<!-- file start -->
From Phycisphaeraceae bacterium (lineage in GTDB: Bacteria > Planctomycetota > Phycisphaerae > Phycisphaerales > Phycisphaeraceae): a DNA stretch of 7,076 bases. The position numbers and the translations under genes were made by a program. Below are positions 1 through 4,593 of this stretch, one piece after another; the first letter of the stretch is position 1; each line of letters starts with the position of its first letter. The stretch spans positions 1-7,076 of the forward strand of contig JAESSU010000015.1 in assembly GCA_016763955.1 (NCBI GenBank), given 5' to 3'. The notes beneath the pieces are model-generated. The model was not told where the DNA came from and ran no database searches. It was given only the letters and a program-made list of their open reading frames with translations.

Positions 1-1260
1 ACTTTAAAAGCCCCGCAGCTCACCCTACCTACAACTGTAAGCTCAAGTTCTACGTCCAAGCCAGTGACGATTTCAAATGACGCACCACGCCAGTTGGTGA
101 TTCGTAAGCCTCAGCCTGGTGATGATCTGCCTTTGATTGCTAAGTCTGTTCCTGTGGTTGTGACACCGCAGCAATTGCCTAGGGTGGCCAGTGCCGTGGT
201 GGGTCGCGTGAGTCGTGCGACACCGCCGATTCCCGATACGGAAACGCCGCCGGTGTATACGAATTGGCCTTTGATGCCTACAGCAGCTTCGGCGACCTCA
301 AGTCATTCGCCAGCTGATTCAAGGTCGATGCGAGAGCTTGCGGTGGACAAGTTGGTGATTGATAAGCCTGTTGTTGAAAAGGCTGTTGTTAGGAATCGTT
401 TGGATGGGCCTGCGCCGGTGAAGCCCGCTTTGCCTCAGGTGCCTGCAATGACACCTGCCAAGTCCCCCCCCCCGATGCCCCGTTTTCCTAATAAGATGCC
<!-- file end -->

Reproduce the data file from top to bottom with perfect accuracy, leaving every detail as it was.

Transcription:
From Phycisphaeraceae bacterium (lineage in GTDB: Bacteria > Planctomycetota > Phycisphaerae > Phycisphaerales > Phycisphaeraceae): a DNA stretch of 7,076 bases. The position numbers and the translations under genes were made by a program. Below are positions 1 through 4,593 of this stretch, one piece after another; the first letter of the stretch is position 1; each line of letters starts with the position of its first letter. The stretch spans positions 1-7,076 of the forward strand of contig JAESSU010000015.1 in assembly GCA_016763955.1 (NCBI GenBank), given 5' to 3'. The notes beneath the pieces are model-generated. The model was not told where the DNA came from and ran no database searches. It was given only the letters and a program-made list of their open reading frames with translations.

Positions 1-1260
1 ACTTTAAAAGCCCCGCAGCTCACCCTACCTACAACTGTAAGCTCAAGTTCTACGTCCAAGCCAGTGACGATTTCAAATGACGCACCACGCCAGTTGGTGA
101 TTCGTAAGCCTCAGCCTGGTGATGATCTGCCTTTGATTGCTAAGTCTGTTCCTGTGGTTGTGACACCGCAGCAATTGCCTAGGGTGGCCAGTGCCGTGGT
201 GGGTCGCGTGAGTCGTGCGACACCGCCGATTCCCGATACGGAAACGCCGCCGGTGTATACGAATTGGCCTTTGATGCCTACAGCAGCTTCGGCGACCTCA
301 AGTCATTCGCCAGCTGATTCAAGGTCGATGCGAGAGCTTGCGGTGGACAAGTTGGTGATTGATAAGCCTGTTGTTGAAAAGGCTGTTGTTAGGAATCGTT
401 TGGATGGGCCTGCGCCGGTGAAGCCCGCTTTGCCTCAGGTGCCTGCAATGACACCTGCCAAGTCCCCCCCCCCGATGCCCCGTTTTCCTAATAAGATGCC